The Los Angeles Unified school board unanimously approved a $7.3 billion operating budget at its meeting Tuesday.
The funds reflect a $332 million bump in state funding for the 2014-15 school year, but strings are attached. Every school district in California had to create a "local control accountability plan", outlining how the new money would improve education for foster youth, low-income students and those learning English as a second language.
"I could not be more proud of this," said Superintendent John Deasy. "I think it is the model for the state of California."
Here's some of the changes high-need students can expect:
- Foster students will be get the most significant change: 60 new psychiatric social workers will be dedicated to their care and nearly $9 million will go to a foster youth support plan.
- More students at 37 low-income schools will see psychologists, nurses and campus aides. The staffing boost settles a lawsuit. Other low-income schools won't see a similar uptick in services.
- Spending on English learners will grow by $5 million over last year, boosting the program's budget to $28 million.
The new California school budgeting law also requires school districts to get parent and community input. L.A. Unified staff visited schools across Los Angeles to hear from parents, created an online survey, and established two groups of parent representatives.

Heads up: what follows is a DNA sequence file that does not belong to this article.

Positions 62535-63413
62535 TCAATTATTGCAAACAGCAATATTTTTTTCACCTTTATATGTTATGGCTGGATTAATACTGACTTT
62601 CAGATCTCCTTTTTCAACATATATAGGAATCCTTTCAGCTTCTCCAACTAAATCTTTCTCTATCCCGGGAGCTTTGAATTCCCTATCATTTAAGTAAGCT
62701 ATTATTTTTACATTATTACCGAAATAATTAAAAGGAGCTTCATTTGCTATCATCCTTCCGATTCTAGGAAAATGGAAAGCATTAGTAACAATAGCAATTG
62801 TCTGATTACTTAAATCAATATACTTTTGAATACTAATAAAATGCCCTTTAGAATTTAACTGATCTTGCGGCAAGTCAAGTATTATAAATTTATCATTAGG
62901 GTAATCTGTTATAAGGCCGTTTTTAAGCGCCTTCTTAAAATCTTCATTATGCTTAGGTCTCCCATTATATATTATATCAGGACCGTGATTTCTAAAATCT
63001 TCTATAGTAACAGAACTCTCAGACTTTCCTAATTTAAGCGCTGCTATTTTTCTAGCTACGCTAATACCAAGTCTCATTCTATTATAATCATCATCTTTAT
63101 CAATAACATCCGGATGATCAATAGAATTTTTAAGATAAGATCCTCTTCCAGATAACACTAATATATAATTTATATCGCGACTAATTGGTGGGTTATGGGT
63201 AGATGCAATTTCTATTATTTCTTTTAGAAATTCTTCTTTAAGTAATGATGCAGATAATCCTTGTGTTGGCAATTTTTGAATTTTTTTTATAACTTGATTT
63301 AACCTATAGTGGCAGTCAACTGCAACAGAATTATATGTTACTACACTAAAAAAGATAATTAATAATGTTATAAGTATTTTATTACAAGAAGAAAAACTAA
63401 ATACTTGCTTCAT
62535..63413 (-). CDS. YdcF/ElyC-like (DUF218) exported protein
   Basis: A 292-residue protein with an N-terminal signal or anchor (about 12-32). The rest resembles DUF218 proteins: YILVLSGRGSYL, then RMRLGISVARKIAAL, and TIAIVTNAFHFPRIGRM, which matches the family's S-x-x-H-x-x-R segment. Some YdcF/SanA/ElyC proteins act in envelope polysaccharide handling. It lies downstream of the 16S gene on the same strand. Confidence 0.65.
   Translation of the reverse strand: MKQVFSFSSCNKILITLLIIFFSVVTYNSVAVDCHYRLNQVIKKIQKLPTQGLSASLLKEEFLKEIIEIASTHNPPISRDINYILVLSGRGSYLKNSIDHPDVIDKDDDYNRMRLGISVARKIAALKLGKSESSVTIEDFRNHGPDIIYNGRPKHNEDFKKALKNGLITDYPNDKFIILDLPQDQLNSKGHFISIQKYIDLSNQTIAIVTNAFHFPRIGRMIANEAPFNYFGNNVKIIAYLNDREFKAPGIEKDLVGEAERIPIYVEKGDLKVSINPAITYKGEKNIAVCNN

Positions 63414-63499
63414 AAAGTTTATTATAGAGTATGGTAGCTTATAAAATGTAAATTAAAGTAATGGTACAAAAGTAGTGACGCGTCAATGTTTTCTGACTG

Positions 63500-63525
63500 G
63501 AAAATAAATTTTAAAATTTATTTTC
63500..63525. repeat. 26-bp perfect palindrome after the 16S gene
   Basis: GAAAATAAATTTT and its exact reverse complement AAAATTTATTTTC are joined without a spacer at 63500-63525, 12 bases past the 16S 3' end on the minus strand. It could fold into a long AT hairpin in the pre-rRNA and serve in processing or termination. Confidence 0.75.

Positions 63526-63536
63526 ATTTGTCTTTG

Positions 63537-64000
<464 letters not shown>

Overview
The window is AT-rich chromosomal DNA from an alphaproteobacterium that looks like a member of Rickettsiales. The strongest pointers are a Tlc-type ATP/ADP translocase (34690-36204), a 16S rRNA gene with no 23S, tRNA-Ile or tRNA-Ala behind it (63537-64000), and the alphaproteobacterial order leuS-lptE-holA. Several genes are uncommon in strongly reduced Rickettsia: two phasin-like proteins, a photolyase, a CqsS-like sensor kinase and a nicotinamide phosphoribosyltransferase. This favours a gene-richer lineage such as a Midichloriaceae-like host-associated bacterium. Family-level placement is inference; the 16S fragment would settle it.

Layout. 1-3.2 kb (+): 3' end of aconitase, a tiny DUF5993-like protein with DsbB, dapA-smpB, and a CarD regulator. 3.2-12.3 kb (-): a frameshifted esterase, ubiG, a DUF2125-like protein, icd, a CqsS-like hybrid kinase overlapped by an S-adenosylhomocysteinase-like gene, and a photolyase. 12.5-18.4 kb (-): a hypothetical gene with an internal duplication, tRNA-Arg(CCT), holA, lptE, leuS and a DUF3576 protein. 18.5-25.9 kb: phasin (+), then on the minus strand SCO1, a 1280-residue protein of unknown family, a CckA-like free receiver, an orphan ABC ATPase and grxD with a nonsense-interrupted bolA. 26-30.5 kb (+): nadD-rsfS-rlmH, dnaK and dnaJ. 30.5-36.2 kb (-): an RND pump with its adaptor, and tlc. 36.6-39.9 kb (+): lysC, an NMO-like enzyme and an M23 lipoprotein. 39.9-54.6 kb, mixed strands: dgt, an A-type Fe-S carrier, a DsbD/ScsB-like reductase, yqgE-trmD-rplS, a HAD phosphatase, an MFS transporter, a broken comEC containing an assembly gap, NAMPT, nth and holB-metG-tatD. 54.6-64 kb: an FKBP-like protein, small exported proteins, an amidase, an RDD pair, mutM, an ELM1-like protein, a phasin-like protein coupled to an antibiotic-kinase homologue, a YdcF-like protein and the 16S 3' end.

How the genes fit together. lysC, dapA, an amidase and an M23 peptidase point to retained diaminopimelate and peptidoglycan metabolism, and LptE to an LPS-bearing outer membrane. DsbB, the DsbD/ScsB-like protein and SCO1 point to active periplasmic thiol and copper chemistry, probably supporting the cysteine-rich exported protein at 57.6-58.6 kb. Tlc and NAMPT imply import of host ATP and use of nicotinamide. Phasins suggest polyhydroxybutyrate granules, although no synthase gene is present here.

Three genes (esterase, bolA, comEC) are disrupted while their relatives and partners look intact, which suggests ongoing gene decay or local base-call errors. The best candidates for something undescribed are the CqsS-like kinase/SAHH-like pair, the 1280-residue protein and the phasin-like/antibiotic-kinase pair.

"Thousands upon thousands upon thousands of people were able to give feed back, and I feel good about that," said board president Dr. Richard Vladovic.
But, in the end, the school board asked Deasy to make few changes to his plans. Parent groups didn't appear to have much of an effect either.
The preliminary budget kept English learner funding level from last year. After advocates complained, Deasy added a small increase. And $500,000 was dedicated to the Family Literacy program, which was slated for closure.
Most board members commended the superintendent on the transparency of the process, but board member Monica Ratliff took a different view.
"I am concerned about voting for a budget when I have not received information about what it would take to increase our arts," Ratliff said.
She had been asking for details since April. Deasy promised the information would be made available sometime this summer and Ratliff ultimately voted to pass his spending plan.